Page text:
« on: November 15, 2022, 09:43:15 PM »
Have a glance at history for a moment. You aren't making the strong case that you seem to think you are. Remember, history is only an internet search away!

https://www.presidency.ucsb.edu/statistics/data/seats-congress-gainedlost-the-presidents-party-mid-term-elections

6
Philosophy, Religion & Society / Re: Midterms 2022
« on: November 15, 2022, 09:04:10 PM »
No, I think it's spot on. Dems have the presidency and the Senate. GOP is on track to have a teeny-tiny advantage in the House only. The image tracks perfectly.

The GOP expected to win a Senate majority. They expected to have a huge advantage in Congress. They achieved neither. "I think if you look at the numbers, I think we can do better, way better than 52." - Rick Scott

Sleepy Joe is president, we're dealing with insane inflation, and the GOP still failed this dismally at pulling off the midterm red wave they told everyone in their base they were supremely confident was definitely happening. *Slow clap*

7
Philosophy, Religion & Society / Re: Midterms 2022
« on: November 15, 2022, 06:07:06 PM »
https://rollcall.com/2022/11/07/scott-sees-52-plus-gop-senate-seats-says-watch-new-hampshire/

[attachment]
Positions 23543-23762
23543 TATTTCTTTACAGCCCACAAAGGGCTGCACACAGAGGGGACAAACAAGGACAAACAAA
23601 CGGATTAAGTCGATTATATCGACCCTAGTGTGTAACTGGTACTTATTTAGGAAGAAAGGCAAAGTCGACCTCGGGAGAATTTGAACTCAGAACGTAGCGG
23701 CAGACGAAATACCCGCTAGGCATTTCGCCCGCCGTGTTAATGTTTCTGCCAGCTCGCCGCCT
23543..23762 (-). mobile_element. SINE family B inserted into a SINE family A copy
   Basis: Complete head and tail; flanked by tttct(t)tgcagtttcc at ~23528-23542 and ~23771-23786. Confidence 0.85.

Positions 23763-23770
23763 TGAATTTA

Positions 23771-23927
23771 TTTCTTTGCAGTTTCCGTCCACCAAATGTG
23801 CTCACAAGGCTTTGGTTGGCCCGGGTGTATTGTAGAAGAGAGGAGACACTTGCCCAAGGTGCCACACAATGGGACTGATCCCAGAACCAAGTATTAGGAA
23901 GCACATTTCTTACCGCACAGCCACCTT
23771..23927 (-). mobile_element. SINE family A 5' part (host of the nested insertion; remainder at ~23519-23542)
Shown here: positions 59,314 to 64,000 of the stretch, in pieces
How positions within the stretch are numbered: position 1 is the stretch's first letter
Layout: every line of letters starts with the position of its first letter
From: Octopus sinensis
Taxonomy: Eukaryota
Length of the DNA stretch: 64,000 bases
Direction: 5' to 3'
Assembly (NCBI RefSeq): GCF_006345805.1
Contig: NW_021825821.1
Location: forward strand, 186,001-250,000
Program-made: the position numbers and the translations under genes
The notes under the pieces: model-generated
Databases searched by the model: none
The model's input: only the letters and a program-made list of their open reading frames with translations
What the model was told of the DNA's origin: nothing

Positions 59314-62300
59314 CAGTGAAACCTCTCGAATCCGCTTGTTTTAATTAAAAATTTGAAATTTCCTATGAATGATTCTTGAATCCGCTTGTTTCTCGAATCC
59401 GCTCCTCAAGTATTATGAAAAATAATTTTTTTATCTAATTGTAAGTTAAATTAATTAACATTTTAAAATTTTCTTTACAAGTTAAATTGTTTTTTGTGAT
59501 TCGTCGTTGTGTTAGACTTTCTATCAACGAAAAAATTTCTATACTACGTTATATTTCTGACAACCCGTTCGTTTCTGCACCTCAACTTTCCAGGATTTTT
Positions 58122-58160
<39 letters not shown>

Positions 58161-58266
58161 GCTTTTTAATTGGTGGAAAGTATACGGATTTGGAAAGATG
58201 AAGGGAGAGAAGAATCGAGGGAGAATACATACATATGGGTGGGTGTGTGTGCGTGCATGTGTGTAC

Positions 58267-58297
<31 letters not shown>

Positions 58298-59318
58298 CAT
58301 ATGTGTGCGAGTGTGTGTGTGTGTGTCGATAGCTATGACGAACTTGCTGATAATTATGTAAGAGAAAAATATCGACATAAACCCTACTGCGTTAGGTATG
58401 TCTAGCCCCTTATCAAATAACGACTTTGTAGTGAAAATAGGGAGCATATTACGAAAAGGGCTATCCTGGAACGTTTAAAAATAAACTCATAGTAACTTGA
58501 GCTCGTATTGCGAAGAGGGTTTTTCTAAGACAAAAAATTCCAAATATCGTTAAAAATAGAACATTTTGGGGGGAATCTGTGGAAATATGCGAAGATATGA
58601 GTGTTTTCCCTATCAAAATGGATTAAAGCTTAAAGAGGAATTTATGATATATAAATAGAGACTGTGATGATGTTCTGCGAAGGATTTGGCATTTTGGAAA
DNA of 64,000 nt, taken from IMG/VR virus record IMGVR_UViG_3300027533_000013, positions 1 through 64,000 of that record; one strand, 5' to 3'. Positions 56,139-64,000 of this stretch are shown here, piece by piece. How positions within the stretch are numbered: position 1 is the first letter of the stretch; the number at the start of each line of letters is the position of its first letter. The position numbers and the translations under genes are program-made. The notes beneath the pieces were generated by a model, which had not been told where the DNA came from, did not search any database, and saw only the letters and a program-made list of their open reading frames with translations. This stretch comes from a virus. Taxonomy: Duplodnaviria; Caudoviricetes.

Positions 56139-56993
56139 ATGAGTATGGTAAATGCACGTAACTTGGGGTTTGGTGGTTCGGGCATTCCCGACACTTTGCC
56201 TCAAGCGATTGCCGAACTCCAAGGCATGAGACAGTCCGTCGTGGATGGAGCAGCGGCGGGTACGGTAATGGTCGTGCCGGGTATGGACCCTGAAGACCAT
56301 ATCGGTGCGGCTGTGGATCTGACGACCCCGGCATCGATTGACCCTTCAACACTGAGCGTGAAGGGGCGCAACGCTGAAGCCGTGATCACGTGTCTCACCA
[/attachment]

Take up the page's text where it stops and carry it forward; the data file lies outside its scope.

Quote
“I still believe we’re going to have 52-plus. That’s where I believe,” Scott said Saturday. “I think if you look at the numbers, I think we can do better, way better than 52. But we’ll see. It’s all tied to voter turnout.”

Keep telling yourself it went poorly for the Dems though. We all need a little copium sometimes ;)

8
Philosophy, Religion & Society / Re: Midterms 2022
« on: November 09, 2022, 05:46:15 PM »
I think we have Roe to thank.
And gen Z showing up.
Yeah, both of those factors seems to have driven a lot of people to go vote in an election they might normally have stayed home for. Strangely, I did see a statistic earlier that white women turned out more strongly for Republican candidates this year than in previous cycles. That is a demographic that I would have thought would move in the Democratic party's direction over the Roe verdict, but they zigged instead of zagging.

Oh actually, here's where I saw it: https://www.cnn.com/interactive/2022/politics/exit-polls-2022-midterm-2018-shift/

9
This is exactly what Russia wanted, you should be really happy with this development as it signals that the American government is showing great respect for Russian concerns regarding keeping tabs on the military equipment that has been shared with Ukraine. Russia said we needed better safeguards on them, and we took swift action to ensure their concern was addressed.

10
Science & Alternative Science / Re: Nuclear Bombs Do Not Exist
« on: October 10, 2022, 08:29:05 PM »
I'm the one asserting there's no evidence of something, you're the one saying you have evidence of it (that you obviously cannot provide).
You also asserted "modern thermonuclear fusion weapons supposedly don't have any radioactive fallout". Citation?

"Fusion, unlike fission, is relatively "clean"—it releases energy but no harmful radioactive products or large amounts of nuclear fallout."